02/25/2013 12:53 pm ET Updated Apr 27, 2013

Buddha's Choice

The other day, I found myself thinking about the Buddha's life story. Specifically, the moment, before his Enlightenment, when he realized that he had learned all the great teachers had to teach, and it was all a failure.

What must that moment have been like? Here, he had given up everything, the Kingship of his clan, his palaces, his wife, son, all the luxuries he had grown up with. He had destroyed his father's dreams, left his infant son to be raised without a father, broken the heart of the woman he loved. And he had, for all of that, failed in his quest.

He had traveled across India, Nepal, Bhutan, searching for a teacher who could help him end suffering. He mastered every technique, learned every doctrine. He had mastered his own will. Exposed his body to every torment, blazing heat, biting cold, monsoon downpours. Even mastered his own desires to the point that he was only eating a single grain of rice a day. And what did he get as a reward? He was dying. Dying from starvation and exposure without the answer to suffering. He was dying a failure.

What must that realization have felt like? What must his heart have felt? To realize that you are dying, and all you've suffered has been in vain? I think most of us would have given up. We would have slunk off back home, filled with shame, embarrassment and guilt. Tucked our tails between our legs and run home to Daddy.

But that's not what happened. Somehow, in that moment of total failure, Siddhartha found the courage to try one more time. He made a choice to ignore the voice in his head telling him he was a failure, ignore the doubt and guilt and shame, and try one more time. Decided to forget all the teachers and ascetics, all they had taught him, and try his own way, alone.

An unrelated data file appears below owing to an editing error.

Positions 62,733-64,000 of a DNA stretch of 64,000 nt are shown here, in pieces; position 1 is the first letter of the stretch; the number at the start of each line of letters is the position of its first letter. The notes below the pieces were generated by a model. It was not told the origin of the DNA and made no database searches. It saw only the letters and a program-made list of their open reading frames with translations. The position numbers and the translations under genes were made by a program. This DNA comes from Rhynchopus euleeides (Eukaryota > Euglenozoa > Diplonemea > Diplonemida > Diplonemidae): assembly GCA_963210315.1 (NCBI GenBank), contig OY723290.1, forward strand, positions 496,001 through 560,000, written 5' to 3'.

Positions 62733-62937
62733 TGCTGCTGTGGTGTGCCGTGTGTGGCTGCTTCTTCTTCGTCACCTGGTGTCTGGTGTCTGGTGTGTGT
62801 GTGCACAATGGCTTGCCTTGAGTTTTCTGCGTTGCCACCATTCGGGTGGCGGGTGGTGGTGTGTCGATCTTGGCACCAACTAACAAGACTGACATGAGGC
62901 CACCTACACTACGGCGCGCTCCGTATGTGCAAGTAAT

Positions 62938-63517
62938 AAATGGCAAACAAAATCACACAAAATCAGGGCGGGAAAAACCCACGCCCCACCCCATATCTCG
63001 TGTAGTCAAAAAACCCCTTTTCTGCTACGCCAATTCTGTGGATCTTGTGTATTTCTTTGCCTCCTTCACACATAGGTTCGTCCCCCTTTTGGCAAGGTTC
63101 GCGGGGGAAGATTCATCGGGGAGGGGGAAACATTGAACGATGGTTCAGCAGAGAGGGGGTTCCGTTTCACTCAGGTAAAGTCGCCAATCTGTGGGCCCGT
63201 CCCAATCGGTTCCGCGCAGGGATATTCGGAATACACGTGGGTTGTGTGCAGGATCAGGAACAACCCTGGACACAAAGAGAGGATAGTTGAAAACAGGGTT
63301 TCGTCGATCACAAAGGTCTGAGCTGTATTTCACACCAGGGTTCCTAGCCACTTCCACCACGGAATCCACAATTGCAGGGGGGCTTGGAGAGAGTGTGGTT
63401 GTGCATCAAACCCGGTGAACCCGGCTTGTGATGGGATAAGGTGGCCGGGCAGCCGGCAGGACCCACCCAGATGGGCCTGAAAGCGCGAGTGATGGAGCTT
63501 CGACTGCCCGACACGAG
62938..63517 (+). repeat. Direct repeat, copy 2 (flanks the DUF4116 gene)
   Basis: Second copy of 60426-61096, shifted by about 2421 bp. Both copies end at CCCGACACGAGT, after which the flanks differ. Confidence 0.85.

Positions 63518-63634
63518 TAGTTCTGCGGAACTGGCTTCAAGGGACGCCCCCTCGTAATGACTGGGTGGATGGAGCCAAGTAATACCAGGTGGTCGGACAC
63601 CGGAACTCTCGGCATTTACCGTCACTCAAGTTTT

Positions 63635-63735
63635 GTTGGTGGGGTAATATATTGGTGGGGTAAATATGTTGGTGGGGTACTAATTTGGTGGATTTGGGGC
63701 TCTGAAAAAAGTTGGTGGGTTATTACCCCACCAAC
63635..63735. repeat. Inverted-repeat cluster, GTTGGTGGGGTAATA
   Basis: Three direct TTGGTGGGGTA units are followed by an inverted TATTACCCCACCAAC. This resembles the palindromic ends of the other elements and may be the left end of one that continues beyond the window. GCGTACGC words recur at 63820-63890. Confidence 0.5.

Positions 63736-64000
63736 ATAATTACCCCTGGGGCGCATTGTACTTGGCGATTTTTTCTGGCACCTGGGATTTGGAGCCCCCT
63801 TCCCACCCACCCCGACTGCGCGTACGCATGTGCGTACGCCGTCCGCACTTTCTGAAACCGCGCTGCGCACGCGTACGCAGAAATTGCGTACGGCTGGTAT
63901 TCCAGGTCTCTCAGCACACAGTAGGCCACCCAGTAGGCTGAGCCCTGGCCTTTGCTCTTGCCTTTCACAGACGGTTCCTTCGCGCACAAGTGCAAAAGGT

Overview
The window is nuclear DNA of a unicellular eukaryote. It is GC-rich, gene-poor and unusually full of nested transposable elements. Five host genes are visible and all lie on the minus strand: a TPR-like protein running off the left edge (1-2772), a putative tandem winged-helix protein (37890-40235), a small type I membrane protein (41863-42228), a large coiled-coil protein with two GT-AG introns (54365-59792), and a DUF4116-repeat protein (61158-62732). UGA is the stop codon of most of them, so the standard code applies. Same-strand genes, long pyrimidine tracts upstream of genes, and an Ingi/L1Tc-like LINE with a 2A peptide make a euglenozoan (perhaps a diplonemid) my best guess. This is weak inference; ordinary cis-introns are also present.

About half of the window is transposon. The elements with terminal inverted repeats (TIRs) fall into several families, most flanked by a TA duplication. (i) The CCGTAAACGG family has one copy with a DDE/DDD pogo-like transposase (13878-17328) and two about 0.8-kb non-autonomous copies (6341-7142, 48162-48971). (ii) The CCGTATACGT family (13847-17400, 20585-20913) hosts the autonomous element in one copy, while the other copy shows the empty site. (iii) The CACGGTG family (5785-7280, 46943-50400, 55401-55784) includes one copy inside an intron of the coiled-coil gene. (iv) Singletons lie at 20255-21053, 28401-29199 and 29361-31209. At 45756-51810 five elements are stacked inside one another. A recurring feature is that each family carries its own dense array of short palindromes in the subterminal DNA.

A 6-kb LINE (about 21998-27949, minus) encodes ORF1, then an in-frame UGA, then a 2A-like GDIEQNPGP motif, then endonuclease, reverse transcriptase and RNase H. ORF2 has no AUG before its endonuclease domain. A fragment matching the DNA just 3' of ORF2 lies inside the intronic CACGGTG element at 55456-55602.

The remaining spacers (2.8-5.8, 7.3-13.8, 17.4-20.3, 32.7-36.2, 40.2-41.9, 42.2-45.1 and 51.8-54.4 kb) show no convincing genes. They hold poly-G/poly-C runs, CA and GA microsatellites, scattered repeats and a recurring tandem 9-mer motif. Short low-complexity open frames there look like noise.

It reminds me of the legend of the Phoenix. The bird rises from the ashes of it's own death. That's what Siddhartha did. Siddhartha the Ascetic had to be laid aside. Siddhartha the Ascetic had to die.

Most of us will never go through what Siddhartha did for those seven years. But all of us, at some point in our lives, will face the same choice: give up in failure, walk away, or try one more time. Decide we can't find the answer and give up in resignation. Or decide that we will rely on our own heart, and try one more time.

All of us will face Siddhartha's choice. The choice between living a life that's killing us emotionally and/or physically, and the possibility of redemption. Siddhartha's choice led to his Enlightenment, to Buddhahood. When you face your choice, how will you answer? Which path will you choose?